How ‘Uber for Women’ hooked the media with just a snappy story and store-bought scripts
Chariots for Women is not built on new innovations, says Mic Wright, just the awareness that the press wanted to write about a ‘female-friendly Uber’…
How easy is it to get the press to brand you the ‘new Uber’? An off-the-shelf script, a snappy narrative and a little bit of cash. That’s it.
Though founded by a man — former Uber driver Michael Pelletz — Chariot for Women is touted as an ‘Uber for women’ with female drivers serving a female clientele, with the added benefit of donating a proportion of the profits to women’s charities.
The few that have flagged up any problems with the idea have focused on the potential legal challenges to a business that aims to serve only women. But there’s something else…
For all the talk of ‘patent-pending technology’ in the reports, ‘Chariot for Women’ is an off-the-shelf creation, using a script that anyone with a little money can buy and customize.
My initial suspicions — the stories read as good to be true — were supported by a tip-off that the app looked rather too much like another ride-sharing app called Kartrip.
From there, I was led to On-Demand Bay, which sells the taxi service script used by Kartrip and now by Chariot for Women. The On-Demand Bay site boasts that nearly 8,000 customers have grabbed its ‘Uber like Taxi’ script.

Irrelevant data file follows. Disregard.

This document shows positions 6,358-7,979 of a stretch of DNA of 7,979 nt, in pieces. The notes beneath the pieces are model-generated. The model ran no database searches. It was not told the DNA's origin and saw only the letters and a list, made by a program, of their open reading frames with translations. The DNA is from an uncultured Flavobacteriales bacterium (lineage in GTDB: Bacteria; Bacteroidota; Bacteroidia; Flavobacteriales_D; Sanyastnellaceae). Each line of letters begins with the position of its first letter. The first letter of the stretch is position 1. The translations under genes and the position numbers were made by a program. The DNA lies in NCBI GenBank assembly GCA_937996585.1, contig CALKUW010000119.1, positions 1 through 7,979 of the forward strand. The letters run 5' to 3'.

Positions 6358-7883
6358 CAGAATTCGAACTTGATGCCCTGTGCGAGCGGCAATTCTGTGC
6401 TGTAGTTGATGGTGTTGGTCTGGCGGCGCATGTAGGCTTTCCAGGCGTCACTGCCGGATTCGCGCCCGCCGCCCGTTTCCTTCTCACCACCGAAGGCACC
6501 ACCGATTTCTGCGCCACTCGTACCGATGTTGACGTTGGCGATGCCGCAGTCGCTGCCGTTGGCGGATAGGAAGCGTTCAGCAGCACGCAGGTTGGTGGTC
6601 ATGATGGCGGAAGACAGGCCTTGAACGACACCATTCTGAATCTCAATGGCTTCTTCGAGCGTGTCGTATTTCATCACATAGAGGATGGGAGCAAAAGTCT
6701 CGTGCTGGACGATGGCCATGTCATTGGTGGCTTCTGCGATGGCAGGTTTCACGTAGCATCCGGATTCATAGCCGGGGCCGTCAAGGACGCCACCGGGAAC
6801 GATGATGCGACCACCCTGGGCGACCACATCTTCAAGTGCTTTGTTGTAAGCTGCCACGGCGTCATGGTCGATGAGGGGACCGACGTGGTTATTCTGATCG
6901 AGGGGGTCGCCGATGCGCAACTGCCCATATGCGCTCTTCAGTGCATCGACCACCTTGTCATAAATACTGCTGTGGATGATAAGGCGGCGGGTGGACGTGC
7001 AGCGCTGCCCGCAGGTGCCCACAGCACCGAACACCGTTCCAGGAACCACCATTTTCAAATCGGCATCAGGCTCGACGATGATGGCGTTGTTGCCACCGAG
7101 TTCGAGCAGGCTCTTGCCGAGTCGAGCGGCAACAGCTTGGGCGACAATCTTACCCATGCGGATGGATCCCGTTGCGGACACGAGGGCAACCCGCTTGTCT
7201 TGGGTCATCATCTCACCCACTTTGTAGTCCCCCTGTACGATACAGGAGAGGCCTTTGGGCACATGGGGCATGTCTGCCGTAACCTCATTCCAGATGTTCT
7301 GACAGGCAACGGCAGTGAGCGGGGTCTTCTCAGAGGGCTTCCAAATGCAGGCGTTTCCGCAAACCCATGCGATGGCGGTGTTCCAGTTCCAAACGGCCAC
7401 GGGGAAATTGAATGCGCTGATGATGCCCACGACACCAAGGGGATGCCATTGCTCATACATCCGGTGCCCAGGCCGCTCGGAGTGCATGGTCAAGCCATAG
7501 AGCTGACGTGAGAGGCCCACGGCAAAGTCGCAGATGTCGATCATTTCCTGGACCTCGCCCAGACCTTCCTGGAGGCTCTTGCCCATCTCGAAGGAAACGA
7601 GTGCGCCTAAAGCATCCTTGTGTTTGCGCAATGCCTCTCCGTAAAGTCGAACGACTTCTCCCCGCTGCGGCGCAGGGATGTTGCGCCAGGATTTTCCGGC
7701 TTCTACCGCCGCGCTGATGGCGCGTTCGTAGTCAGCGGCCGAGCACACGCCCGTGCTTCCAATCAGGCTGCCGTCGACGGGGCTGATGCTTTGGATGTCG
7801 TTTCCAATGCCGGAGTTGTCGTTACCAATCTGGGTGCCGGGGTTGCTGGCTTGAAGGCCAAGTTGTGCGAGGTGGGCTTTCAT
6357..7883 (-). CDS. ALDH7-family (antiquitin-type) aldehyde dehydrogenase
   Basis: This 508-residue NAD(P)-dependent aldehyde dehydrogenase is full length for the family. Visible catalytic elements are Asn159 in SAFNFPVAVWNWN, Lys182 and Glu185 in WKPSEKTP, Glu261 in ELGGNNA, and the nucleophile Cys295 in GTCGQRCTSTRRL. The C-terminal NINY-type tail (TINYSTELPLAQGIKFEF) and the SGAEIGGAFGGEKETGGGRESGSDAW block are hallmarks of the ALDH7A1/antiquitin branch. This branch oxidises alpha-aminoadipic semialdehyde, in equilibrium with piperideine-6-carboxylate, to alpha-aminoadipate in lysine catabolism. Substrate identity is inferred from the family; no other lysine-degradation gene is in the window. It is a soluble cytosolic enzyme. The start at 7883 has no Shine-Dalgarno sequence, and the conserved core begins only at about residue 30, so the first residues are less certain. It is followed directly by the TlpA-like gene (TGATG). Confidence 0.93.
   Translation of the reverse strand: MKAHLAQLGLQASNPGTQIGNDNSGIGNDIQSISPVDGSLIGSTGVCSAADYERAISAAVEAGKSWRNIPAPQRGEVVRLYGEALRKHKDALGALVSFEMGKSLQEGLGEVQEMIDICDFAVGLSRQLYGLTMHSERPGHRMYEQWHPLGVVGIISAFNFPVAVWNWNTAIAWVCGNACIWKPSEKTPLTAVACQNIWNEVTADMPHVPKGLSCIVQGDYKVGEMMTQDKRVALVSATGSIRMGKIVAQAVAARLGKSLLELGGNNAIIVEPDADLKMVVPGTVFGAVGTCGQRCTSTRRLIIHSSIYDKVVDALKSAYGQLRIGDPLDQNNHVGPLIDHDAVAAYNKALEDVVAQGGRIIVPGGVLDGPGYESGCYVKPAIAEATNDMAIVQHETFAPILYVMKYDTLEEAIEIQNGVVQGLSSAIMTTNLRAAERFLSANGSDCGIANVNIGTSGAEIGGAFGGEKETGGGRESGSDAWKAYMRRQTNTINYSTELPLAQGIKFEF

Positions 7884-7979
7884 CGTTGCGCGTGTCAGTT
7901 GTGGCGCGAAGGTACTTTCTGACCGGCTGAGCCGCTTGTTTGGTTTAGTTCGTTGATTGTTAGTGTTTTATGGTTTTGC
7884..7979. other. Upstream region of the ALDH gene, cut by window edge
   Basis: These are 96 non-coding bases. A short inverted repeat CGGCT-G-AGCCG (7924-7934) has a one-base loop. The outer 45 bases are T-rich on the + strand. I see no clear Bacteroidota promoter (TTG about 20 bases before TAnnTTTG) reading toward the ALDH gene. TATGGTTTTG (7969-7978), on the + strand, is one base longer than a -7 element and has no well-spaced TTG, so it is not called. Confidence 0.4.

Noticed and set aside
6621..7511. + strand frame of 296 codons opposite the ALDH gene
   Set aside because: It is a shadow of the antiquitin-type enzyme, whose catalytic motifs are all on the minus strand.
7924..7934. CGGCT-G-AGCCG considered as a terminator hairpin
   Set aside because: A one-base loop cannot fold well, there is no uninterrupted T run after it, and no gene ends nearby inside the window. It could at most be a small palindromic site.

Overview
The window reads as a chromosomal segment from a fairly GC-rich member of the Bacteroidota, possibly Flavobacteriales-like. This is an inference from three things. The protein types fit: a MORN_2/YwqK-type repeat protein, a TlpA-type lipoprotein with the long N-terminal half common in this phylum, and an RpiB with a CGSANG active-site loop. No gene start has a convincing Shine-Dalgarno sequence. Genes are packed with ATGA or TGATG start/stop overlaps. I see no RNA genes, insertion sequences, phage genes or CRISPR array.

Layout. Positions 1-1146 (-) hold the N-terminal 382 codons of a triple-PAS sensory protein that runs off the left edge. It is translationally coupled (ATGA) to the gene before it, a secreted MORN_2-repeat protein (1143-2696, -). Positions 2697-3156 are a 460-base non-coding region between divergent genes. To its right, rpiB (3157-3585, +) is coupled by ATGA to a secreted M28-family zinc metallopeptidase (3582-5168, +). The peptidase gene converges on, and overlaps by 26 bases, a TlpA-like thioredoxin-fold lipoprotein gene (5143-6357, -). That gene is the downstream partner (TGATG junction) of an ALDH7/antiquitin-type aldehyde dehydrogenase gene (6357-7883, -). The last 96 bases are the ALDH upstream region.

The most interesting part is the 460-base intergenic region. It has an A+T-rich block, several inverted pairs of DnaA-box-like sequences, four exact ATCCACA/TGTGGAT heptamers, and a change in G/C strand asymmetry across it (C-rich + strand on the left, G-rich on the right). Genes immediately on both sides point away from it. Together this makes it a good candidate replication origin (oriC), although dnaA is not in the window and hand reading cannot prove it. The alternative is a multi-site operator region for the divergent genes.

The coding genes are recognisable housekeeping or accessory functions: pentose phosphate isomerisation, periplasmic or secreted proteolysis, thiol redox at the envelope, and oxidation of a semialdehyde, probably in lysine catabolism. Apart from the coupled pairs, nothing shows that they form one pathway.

When I found my way to Chariot’s admin login page, I found it’s an exact copy of the one used by the ‘Uber like Taxi’ script, all but for a broken logo.
Of course, tech is cheap — many major apps use off-the-shelf scripts and open source frameworks as their backbone — it’s the ideas and execution that often makes these services standout.
I’m not blaming ‘Chariot for Women’ for hustling press, though the idea is flawed in lots of ways. I’m more interested in the way that so many outlets just took the narrative offered to them and ran with it.
It’s easily done. Tech journalists are often under pressure to push out a certain of number of stories and bombarded with tonnes of press releases offering easy to swallow lines.
In Chariot for Women’s case, its story used the magic word ‘Uber’ and tapped in to one of the biggest criticisms of the all-pervasive ride-sharing service: That women don’t feel safe.
But it’s not doing anything new technically, hasn’t launched yet — that’s apparently due on April 19th — and has to change its name before it does. There’s already a ride-sharing app called ‘Chariot’ on the App Store.
There’s no way that ‘Chariot for Women’ should have passed the sniff test at any of the outlets that have covered it. It’s a notion for a service right now, something being built, rather that a real thing. You’d have thought more journalists might have checked that.